Farmers and ranchers are encouraged to contact their local Natural Resources Conservation Service office to discuss how soil and water conservation and wetland restoration programs can help protect their natural resources, says Steve Chick, NRCS state conservationist in Nebraska.
"Several of these programs will have a fall application deadline for funding," he says.
Producers are encouraged to apply for the Environmental Quality Incentives Program before Dec. 14.
"NRCS will take the applications received through that date, evaluate the applications, and begin offering contracts to the producers," according to Chick. "The Dec. 14 deadline is earlier than previous years, but this will allow producers to begin applying conservation practices in the spring, if they choose to."
Last year, NRCS committed over $26 million dollars through EQIP to Nebraska farmers and ranchers. EQIP is the most widely applied conservation program statewide with more than 5.9 million acres currently under contract.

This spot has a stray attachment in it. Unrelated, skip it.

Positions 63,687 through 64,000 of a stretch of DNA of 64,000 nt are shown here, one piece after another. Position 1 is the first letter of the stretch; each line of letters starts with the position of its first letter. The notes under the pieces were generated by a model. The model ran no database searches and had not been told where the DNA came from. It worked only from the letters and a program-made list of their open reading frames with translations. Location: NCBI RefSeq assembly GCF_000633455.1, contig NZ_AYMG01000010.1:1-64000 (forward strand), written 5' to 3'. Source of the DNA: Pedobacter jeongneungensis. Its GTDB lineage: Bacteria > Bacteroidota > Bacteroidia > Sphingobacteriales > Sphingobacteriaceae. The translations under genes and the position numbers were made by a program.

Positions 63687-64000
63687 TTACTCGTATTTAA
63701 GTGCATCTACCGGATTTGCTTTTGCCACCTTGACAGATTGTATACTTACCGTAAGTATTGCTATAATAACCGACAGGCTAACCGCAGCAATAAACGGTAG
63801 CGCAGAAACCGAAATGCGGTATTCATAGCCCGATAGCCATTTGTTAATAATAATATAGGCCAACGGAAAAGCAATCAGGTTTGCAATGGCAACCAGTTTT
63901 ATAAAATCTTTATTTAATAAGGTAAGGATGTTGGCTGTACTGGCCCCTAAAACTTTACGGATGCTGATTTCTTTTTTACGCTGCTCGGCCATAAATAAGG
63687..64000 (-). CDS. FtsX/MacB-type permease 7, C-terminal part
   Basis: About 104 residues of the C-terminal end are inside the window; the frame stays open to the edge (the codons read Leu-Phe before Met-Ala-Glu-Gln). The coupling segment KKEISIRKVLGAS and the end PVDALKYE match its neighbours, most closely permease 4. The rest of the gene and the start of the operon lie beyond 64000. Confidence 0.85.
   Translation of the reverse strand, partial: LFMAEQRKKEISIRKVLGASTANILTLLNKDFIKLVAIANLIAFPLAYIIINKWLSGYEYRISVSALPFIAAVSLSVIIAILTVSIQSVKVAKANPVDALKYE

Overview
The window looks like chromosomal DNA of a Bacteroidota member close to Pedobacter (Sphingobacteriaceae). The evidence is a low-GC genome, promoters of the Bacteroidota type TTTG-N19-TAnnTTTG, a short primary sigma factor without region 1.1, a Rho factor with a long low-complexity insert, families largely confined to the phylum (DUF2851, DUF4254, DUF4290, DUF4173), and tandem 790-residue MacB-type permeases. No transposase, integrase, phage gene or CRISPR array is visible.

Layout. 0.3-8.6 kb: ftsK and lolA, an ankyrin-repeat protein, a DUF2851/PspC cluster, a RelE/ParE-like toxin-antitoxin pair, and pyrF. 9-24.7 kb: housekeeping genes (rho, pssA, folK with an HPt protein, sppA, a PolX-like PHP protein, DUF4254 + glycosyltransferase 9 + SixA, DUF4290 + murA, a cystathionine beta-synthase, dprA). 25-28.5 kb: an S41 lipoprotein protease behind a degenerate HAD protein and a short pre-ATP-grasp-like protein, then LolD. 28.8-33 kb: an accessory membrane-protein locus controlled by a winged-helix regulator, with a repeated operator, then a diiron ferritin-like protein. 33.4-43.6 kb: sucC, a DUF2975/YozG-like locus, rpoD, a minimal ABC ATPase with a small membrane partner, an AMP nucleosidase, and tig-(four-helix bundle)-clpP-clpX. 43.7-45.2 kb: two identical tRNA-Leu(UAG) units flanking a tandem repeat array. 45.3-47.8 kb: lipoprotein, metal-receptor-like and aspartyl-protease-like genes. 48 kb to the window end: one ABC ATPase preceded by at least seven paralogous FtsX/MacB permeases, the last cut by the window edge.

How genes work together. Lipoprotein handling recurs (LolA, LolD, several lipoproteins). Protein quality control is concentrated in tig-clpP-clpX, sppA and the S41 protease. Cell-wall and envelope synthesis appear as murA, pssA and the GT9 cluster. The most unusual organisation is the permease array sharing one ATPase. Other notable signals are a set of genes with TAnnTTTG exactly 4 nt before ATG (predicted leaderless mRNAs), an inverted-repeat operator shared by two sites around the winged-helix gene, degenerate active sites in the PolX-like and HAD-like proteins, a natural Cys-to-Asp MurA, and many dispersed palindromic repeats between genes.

The Wetlands Reserve Program is also available to help landowners enhance or restore wetlands on their property. An application deadline has not yet been set for this program, but it will likely be this fall, according to Chick.
"In the last 10 years of this program, last year was the first where NRCS didn't have enough applications and turned wetland restoration money back to our national office. So, if landowners have ever been thinking about restoring a wetland, now would be a good time to begin the planning process."
WRP offers producers a choice of a 10-year, 30-year, or permanent easement and various levels of financial assistance for restoration depending on the option chosen. Since 1997, more than 63,000 acres of wetlands have been restored in the state.
"The application process for either program is easy for producer to complete in any NRCS office," Chick adds. "We will visit with them about their property, find out what they would like to do, and prepare a cost estimate. The producer does not make a commitment until an application is approved."
More details on these conservation programs are available at any local Natural Resources Conservation Service office, or on-line at www.ne.nrcs.usda.gov/programs.